Can only board members have a conflict of interest? Can it be a volunteer or staff people?
It depends on the organization and how their conflict of interest policy is drafted. A lot of conflict of interest policies focus on officers and directors. Some have dual layers of conflict of interest policies – one is for management and one for staff and volunteers. So, it is a matter of preference for the nonprofit. The board would be considered management.
Is nepotism considered a conflict of interest?
I think nepotism is a conflict of interest. Does it mean it’s bad? Does it mean you cannot hire someone related to someone else? It just means you need to disclose it and follow your policy. And if it makes sense at the end of the day to hire that person, it is fine to hire that person.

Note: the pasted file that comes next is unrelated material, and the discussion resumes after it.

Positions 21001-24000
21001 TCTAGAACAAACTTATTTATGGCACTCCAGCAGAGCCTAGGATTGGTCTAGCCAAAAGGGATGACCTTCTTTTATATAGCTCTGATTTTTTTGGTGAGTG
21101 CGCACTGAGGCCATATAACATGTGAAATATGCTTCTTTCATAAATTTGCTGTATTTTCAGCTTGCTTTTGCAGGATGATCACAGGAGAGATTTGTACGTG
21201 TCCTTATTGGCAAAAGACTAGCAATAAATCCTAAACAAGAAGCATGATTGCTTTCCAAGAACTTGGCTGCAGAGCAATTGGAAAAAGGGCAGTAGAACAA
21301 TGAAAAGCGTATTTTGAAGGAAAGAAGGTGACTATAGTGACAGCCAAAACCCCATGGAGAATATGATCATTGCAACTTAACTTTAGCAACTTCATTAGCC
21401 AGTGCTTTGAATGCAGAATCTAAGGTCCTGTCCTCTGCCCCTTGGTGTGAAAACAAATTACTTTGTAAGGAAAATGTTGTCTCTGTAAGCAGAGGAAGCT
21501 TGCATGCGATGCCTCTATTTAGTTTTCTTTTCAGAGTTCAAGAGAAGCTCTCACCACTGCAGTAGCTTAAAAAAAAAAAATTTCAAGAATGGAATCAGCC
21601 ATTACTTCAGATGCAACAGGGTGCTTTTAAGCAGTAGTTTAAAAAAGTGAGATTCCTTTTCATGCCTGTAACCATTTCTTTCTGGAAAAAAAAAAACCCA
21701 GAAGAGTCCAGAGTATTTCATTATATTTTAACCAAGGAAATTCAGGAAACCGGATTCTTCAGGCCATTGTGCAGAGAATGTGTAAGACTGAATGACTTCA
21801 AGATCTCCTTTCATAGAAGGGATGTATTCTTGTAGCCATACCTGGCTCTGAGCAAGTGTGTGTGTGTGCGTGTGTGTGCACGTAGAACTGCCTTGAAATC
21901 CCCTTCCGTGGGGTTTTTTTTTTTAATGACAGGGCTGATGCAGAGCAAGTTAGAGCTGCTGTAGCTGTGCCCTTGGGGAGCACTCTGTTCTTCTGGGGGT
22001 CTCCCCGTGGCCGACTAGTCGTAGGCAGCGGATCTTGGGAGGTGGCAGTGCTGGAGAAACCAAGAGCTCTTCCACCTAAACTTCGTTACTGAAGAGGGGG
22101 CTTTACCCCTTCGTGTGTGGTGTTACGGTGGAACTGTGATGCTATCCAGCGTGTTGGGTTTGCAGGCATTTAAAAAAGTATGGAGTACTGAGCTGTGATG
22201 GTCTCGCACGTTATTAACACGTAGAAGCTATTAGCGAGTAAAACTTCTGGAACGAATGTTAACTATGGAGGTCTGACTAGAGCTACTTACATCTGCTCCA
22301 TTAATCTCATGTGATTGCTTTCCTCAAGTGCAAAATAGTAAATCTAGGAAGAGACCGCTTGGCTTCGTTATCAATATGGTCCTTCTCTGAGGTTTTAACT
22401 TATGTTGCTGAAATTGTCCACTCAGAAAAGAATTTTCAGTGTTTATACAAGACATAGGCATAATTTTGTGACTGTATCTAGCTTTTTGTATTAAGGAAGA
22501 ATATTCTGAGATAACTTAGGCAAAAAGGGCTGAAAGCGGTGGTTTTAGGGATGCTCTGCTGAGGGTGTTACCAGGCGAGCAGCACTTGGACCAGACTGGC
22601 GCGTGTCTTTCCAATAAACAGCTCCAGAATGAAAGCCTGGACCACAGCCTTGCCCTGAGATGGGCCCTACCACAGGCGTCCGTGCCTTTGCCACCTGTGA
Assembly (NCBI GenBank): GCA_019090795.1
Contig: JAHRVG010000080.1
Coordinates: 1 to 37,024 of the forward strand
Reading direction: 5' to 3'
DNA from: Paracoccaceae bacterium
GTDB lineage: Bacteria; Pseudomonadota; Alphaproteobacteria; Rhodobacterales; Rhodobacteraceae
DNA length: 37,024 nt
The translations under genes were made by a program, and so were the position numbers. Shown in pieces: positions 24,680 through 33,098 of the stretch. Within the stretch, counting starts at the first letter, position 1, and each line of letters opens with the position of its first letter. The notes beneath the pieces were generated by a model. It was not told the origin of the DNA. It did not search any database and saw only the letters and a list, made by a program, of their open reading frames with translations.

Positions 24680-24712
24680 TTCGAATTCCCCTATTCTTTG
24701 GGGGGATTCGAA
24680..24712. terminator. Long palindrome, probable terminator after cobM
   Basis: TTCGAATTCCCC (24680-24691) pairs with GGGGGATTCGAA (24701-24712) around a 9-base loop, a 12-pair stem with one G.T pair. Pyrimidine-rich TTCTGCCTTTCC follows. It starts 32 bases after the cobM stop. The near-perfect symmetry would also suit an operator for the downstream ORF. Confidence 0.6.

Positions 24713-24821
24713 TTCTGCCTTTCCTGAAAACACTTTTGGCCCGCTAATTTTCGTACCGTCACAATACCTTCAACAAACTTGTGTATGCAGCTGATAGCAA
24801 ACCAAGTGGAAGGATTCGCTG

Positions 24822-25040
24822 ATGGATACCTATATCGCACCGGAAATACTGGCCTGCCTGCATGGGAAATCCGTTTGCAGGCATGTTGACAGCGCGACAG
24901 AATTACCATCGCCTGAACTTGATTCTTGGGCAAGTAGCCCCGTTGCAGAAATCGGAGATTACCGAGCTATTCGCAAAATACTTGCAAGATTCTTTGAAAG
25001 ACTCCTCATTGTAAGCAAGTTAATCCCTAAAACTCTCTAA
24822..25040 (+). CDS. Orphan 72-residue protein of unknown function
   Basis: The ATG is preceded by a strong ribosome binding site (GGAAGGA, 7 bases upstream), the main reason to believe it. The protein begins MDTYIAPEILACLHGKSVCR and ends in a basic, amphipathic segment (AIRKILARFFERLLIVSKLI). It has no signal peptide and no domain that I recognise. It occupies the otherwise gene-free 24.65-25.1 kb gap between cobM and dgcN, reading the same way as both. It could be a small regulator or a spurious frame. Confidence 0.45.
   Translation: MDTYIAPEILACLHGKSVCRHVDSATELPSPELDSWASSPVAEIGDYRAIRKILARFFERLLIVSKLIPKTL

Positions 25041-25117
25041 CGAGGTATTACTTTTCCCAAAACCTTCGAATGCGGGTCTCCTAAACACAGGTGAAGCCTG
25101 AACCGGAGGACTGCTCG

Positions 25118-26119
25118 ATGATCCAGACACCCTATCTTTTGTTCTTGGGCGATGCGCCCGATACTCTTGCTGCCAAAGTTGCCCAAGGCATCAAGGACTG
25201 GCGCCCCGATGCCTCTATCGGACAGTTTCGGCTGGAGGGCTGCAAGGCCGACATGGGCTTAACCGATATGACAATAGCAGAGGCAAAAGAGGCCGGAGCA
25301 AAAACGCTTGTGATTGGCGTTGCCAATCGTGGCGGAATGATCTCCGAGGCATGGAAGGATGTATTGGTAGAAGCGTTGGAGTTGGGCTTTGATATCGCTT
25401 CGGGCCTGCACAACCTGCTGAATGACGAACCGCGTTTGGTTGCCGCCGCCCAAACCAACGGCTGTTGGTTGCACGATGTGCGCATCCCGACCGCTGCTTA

Is there anything else about conflict of interest?
Adopt the policy and then follow the policy. It sounds simple, but it is sometimes hard to do. The other thing is make sure you ask questions. There is a case in New York where the directors really got hammered with penalties and had to sign something that they would never serve as a director of a nonprofit again. They just did not ask questions. They were “yes” men for the executive director. There was a lot of interaction between the executive director and the nonprofit and the executive director’s wife – nepotism – and also businesses owned by the wife. If the board had just asked a few questions, this all could have been averted.
Does this means you should also have the ED sign a conflict of interest?